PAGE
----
“I like when there’s a bunch of dogs, and you can bring dog biscuits to the door,” he said.

Holtorf takes care to maximize his time throughout the day, always getting gas before work and “never dilly-dallying.” It’s an economic rationale more than anything else — more deliveries means more money in hand at the end of the night. Of course, cash doesn’t always change hands as smoothly as expected, and Holtorf says that customers will sometimes refuse to pay the bill. Some who place orders are even more difficult, and Haldorf said there have even been occasions when they outright refused to come to the door to get their food. Not to mention the fact that as the night wears on, it is no secret that more and more of his interactions will be with less-than-sober individuals.

“I’ve seen people wildly belligerent, throwing punches while other guys try to control them,” Holtorf said. “Meanwhile I’m just trying to do my credit card slips.”

In addition to gaining insider access to the kitchen, I had the pleasure of going on several “ride-alongs” with Holtorf as he delivered food around campus. As soon as it was his turn to go out, we walked out back and got into his car, parked right under a black metal fire escape where employees seemed to congregate during breaks. We made it to Cutter-Shabazz Hall in what seemed to me to be record time — he never speeds, but Holtorf also never wastes a movement or squanders a second on the course of his work. After making several calls before finally reaching the student who had ordered, we moved down Webster Avenue to Bones Gate fraternity, where the delivery took two minutes at most.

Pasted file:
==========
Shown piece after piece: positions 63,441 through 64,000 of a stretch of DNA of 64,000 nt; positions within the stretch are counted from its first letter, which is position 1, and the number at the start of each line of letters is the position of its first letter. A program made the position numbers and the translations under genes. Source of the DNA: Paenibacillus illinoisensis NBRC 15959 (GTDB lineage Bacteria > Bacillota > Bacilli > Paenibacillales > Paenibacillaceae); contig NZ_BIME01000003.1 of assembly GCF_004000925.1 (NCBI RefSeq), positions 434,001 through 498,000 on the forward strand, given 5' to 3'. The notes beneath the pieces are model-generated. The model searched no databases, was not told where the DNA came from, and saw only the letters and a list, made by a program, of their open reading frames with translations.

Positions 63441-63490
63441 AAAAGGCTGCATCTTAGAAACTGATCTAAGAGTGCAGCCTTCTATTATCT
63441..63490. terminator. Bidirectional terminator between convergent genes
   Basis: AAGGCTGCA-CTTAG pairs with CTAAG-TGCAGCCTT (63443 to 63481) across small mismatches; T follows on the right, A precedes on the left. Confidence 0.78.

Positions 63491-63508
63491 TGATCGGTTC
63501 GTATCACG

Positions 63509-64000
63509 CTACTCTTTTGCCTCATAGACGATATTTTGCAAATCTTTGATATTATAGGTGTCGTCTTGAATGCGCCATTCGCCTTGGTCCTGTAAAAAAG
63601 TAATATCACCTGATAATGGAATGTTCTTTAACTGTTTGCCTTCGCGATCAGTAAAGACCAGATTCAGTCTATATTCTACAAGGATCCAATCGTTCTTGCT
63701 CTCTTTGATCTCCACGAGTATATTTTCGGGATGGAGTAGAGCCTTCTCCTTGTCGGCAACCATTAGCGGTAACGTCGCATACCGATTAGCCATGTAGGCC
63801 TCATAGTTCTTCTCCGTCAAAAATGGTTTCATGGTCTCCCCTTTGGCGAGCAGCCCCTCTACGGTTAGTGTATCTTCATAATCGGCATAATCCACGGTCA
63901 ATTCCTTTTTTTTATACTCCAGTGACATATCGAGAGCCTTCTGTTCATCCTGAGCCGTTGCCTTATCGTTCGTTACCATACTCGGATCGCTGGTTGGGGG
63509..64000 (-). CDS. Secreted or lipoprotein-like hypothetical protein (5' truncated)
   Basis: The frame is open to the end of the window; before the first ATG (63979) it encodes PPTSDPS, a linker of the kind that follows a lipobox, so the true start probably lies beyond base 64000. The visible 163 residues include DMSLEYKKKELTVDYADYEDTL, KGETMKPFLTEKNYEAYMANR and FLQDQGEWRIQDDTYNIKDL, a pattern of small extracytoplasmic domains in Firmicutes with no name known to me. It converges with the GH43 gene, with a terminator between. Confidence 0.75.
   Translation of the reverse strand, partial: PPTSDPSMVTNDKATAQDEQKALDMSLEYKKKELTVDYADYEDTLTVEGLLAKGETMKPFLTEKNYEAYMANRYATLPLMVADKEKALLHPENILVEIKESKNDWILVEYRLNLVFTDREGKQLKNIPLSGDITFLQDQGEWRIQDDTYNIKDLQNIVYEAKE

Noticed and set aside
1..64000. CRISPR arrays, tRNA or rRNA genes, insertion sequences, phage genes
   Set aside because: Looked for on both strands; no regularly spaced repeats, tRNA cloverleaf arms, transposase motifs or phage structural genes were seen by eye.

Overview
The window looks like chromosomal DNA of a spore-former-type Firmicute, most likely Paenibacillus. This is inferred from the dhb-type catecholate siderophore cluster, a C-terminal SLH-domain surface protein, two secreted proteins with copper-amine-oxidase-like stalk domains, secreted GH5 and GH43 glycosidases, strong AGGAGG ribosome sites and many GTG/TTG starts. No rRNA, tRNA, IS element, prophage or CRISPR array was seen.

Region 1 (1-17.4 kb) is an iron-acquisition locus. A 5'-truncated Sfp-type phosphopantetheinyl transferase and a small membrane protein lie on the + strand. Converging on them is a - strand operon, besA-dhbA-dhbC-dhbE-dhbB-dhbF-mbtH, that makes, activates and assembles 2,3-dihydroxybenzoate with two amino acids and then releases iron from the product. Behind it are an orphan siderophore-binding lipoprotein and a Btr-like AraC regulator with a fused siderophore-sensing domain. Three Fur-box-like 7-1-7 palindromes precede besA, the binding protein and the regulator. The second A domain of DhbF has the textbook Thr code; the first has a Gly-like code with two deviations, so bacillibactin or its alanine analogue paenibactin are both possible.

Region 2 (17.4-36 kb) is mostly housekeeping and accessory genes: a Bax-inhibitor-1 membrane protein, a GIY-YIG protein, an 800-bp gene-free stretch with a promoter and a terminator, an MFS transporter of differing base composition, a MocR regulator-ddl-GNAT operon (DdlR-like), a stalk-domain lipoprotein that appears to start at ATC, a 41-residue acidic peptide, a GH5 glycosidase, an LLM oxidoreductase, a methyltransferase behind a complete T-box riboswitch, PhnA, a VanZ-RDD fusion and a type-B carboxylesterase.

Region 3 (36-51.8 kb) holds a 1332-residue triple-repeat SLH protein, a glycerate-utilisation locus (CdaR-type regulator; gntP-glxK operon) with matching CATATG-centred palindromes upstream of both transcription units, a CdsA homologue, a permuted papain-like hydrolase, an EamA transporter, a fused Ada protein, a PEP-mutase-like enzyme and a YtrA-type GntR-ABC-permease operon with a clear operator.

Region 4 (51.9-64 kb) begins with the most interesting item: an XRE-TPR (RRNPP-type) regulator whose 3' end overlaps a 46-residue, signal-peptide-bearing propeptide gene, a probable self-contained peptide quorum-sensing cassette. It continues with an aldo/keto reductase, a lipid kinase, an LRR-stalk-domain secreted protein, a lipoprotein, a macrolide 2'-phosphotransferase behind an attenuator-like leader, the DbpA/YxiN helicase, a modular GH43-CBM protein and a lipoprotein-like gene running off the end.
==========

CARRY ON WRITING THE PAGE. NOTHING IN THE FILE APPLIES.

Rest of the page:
Holtorf knows his craft — he took shortcuts I never knew existed — and he seemed to already have the customer’s number dialed by the time the wheels on his Subaru Forester rolled to a stop. The whole trip was done in 10, 15 minutes at most, then he was back in the kitchen, ready to work.

You might think the job would be full of outlandish encounters, but Holtorf says he hasn’t encountered anything he considers “too wild.”